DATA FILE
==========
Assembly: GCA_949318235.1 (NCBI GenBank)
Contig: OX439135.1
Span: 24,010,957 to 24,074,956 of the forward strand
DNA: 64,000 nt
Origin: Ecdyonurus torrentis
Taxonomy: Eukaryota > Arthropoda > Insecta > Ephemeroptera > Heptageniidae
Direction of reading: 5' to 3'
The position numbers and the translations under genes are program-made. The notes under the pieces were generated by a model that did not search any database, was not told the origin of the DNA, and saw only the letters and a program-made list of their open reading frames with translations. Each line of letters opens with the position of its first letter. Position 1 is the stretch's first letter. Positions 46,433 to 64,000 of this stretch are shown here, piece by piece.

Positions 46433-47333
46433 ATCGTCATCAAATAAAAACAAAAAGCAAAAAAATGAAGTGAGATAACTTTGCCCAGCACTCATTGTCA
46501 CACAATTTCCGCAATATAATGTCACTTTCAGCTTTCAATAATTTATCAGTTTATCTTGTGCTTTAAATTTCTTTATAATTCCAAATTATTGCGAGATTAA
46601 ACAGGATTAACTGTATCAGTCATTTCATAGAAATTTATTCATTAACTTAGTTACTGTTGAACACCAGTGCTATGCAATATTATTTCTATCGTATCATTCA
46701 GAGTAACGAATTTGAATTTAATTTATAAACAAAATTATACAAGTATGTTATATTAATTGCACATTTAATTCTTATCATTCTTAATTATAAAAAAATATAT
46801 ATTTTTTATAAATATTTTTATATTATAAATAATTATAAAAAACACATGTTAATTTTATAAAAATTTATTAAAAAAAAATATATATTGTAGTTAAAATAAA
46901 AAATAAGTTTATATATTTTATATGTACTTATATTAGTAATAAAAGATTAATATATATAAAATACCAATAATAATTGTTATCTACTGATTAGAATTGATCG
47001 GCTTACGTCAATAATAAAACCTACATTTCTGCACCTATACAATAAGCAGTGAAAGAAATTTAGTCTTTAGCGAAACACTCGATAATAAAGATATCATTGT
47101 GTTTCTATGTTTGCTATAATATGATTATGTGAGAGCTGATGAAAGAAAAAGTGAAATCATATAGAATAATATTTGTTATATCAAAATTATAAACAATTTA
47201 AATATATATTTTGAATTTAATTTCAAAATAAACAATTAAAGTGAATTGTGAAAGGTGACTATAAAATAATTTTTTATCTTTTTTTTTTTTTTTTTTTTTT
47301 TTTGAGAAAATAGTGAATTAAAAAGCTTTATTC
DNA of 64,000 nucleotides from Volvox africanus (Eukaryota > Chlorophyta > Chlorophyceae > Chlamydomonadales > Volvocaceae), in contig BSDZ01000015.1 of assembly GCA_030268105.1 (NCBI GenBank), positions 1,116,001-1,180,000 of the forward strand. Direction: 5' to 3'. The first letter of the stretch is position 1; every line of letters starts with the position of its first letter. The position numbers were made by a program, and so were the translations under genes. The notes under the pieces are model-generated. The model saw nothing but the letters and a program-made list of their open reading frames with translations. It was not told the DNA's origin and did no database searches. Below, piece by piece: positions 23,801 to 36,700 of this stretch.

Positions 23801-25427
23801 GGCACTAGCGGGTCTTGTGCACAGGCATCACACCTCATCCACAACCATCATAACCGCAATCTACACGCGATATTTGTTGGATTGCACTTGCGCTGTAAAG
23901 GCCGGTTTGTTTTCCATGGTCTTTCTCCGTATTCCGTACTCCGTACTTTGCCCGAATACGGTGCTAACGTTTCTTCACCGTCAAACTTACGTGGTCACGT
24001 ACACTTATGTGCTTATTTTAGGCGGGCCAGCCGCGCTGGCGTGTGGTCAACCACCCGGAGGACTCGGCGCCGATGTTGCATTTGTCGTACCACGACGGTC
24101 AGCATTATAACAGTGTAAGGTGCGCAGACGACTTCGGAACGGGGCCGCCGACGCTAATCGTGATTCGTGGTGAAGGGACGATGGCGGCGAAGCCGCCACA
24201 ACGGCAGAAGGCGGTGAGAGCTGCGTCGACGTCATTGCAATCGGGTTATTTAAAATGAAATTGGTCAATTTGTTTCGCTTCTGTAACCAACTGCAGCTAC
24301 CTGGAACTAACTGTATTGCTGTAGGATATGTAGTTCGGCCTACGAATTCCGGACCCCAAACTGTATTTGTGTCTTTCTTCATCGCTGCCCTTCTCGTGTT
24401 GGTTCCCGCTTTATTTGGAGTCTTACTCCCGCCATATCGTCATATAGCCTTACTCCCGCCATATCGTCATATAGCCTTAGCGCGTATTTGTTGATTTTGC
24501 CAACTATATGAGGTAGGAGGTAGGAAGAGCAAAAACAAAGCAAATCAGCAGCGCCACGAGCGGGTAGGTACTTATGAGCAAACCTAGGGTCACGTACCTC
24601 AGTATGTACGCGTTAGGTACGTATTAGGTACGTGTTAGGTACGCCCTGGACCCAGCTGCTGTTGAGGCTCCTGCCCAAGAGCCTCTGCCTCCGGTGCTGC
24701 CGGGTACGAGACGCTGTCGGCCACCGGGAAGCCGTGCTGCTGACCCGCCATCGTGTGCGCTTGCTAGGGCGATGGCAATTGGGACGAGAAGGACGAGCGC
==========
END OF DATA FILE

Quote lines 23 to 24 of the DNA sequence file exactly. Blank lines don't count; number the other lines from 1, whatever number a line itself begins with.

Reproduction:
23901 GCCGGTTTGTTTTCCATGGTCTTTCTCCGTATTCCGTACTCCGTACTTTGCCCGAATACGGTGCTAACGTTTCTTCACCGTCAAACTTACGTGGTCACGT
24001 ACACTTATGTGCTTATTTTAGGCGGGCCAGCCGCGCTGGCGTGTGGTCAACCACCCGGAGGACTCGGCGCCGATGTTGCATTTGTCGTACCACGACGGTC